London Overground 2016

Thanks to Patrick, who has forward us a TfL Impact Study for the London Overground network. The good news is that  customer satisfaction with the service has risen in line with the soaring passenger numbers, which have grown by 160% since 2007, with half of the growth coming from the East London Line.

However, their projections for the 2016 suggest that we may be about to reach a tipping point, with overcrowding expected to get worse. This map shows the worst-affected parts of the network, with the short stretch between Surrey Quays and Canada water the most-crowded part of the East London Line.

The great squash means that measures to boost capacity become more necessary and thus, we hope, more likely, more quickly. These could include improving frequency (4 more New Cross trains could be accommodated each hour without too much fuss) and extending the length of the trains (one more carriage could be added to each train on the ELL relatively easily). They are on the drawing board already and the London mayor, who's argued passionately in recent days for a £40bn airport infrastructure investment as a means of escaping recession, could surely see the value in comparatively modest expenditure on this service.

Other points from the study worth noting:

- The network helps to reduce car journeys in the areas it serves and the greater connectivity means that people are making new journeys, which is benefits those areas' economic development. In total 12% of all journeys are by people who have switched from cars or who are making journeys they didn't before.

- Also of note is the fact that the LO has a much higher number of school children passengers, due to the fact that it provides a circular, rather than radial route across the capital.

39 comments:

Anonymous said...

4 more new cross or new cross gate trains? it looks like the trains to new cross are emptyish according to this ... I wonder if they could / will run more trains through brockley

Brockley Nick said...

Yes, but more New Cross trains would mean fewer people trying to get on crowded trains (from the NXG branch) at Surrey Quays. Although why the lazy so-and-sos don't just walk the 500 yards from Surrey Quays station to Canada Water anyway, I don't know.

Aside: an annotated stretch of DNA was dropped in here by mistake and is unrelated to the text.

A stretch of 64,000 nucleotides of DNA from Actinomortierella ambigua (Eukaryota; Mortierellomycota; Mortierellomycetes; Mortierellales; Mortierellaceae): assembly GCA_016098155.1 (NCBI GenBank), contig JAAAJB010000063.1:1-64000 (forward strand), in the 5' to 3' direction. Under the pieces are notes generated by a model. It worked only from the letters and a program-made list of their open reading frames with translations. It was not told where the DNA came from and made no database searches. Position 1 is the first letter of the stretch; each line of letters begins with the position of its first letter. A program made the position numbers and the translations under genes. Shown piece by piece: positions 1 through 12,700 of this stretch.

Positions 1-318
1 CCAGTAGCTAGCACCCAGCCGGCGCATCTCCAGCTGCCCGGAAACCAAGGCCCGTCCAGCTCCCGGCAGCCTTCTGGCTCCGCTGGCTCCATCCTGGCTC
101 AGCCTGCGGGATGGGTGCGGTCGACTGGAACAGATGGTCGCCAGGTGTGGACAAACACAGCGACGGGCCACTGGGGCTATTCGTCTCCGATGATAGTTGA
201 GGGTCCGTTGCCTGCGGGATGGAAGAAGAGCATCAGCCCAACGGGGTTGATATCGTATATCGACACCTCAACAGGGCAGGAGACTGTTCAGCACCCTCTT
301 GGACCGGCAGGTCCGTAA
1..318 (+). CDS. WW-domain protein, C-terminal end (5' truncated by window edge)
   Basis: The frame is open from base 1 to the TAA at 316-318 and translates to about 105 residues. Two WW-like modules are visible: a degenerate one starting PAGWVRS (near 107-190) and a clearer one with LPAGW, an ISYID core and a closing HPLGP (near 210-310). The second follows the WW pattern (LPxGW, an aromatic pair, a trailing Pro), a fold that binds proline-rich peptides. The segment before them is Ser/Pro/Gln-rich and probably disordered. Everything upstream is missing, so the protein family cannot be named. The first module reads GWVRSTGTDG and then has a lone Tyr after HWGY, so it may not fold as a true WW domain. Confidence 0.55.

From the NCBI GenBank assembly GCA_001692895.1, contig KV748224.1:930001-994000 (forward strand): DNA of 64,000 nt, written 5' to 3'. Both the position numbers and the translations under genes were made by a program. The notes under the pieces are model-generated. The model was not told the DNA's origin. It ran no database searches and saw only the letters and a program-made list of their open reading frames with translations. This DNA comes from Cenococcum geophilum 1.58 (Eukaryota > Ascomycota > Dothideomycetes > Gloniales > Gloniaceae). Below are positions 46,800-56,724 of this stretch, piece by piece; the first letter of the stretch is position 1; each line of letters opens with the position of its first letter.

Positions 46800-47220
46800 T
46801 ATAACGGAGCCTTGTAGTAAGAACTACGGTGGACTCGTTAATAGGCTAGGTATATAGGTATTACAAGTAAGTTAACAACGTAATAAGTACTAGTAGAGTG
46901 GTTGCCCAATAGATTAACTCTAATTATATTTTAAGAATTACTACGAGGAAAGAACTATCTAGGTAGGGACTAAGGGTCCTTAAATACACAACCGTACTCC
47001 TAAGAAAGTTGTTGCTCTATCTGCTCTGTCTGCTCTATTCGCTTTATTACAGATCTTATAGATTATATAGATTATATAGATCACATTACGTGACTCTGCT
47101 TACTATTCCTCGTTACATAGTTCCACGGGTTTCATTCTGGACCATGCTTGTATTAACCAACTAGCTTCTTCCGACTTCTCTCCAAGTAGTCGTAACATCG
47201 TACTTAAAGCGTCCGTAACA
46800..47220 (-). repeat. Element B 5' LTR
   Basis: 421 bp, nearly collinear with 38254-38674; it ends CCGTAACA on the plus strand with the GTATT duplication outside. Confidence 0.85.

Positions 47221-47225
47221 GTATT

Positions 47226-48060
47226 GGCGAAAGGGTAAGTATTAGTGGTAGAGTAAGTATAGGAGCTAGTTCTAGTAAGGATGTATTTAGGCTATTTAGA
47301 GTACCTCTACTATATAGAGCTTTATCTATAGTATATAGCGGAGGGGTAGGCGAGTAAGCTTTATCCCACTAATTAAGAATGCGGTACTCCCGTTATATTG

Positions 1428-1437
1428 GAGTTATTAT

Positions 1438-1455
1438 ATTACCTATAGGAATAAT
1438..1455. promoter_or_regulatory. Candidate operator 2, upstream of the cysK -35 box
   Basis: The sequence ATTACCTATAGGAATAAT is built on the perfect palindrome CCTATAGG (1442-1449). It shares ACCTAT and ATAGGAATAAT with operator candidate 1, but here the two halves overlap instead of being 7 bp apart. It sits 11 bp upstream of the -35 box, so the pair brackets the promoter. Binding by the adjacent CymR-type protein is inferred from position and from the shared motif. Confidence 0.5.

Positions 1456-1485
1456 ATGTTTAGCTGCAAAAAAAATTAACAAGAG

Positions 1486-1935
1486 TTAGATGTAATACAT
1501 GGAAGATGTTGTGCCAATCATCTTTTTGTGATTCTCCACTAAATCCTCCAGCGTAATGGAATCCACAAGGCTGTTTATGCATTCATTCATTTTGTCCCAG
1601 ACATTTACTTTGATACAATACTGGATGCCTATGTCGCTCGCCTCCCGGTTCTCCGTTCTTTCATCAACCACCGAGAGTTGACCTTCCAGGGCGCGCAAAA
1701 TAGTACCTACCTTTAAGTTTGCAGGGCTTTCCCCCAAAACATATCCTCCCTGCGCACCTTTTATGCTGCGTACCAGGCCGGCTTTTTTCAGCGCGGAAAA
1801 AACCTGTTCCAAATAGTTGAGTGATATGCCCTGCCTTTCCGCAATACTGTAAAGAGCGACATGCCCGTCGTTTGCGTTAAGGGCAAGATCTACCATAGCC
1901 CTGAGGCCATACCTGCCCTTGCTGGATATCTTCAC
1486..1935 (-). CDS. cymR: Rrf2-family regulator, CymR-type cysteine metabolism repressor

Also, if the trains were more frequent from NX, people who lived in New Cross might be more likely to use it in preference to NXG. If I lived midway between the two stations, I would probably try to squeeze on at NXG rather than wait 15 mins for a train at NX.

But I agree that it wouldn't make a huge difference. The extra carriage is our best bet in the short term.

Anonymous said...

It looks like Brockley is where the black bit ends (it goes past NXG) ... not good

Brockley Nick said...

Yes, I think we're where the black bit starts. Standing room only as far as Canada Water.

Anonymous said...

I wish Boris would look at improving London's transport network than trying to build another airport to flood it with more people. It's already congested enough.

Anonymous said...

I see the Brockley platforms are being extended but how will Canada Water (and other 'underground' stations) accommodate the extra carriage without major works?

Brockley Nick said...

The platforms are being extended to give us longer trains to and from London Bridge, not for the London Overground services, which are much shorter trains and can take an extra carriage without troubling Brockley Station or any other station along the ELL route.

Anonymous said...

There seems to have been a big surge in numbers on trains in general recently, and I'm not sure what's caused it. Since last month I've not been able to get a seat on my train from Catford bridge, where I was always able to for years before. I guess the dark and rainy weather might have an effect?

Lou Baker said...

The airport is a fabulous idea. A much needed investment in our national infrastructure - if it's done properly.

Which brings us to the Overground - an example of an infrastructure ''improvement" which was not done properly.

The problem with the Overground is - and always has been - that we are not really adding any new infrastructure. Don't get me wrong, I am absolutely in favour of making the maximum use of existing infrastructure - and the Overground does that quite well - but there is only
so much tinkering you can do.

The platforms have been lengthened as much as they can be - the number of trains increased to the limit but .... then what?

In this country we never answer that question. And that is why our rail services are dire.

Put simply, we don't just need Thameslink and Crossrail. We need Crossrail 2, Crossrail 3 and Crossrail 4. We don't just need High Speed 2, we need High Speeds 3, 4 and 5. We need wider motorways, we need more motorways. We need better trams, little rail and more cycle hire schemes.

This stuff is expensive. It costs loads. But it is an
investment in our country's future - and investment is good spending. We should never be afraid of good spending. But we do too much bad spending. Silly amounts on benefits which keep people idle and in poverty. Crazy sums on defence which we don't need. A small fortune treating people for self-inflicted health conditions.

That's why the East London Line upgrade was done on the cheap - and why within a few years it'll be as uncomfortable as the line always used to be. Because as a nation we don't spend money properly.

BH said...

Wish I had a oar when for Surrey Quays like that evil guy from Titanic who bats people away from his lifeboat "there's no more room!!"

Brockley Nick said...

@Lou - my understanding of the platform situation is that they weren't lengthened as much as they could have been (to save money) so that only one more carriage can be added to the trains. In that respect, I agree with you that regrettable penny-pinching took place.

But what we are talking about here is a service that is a victim of its own success. People love it and are using it in growing numbers. It is encouraging people to take new journeys and to leave their cars at home. It is helping to regenerate destinations along its route and cutting our journey times.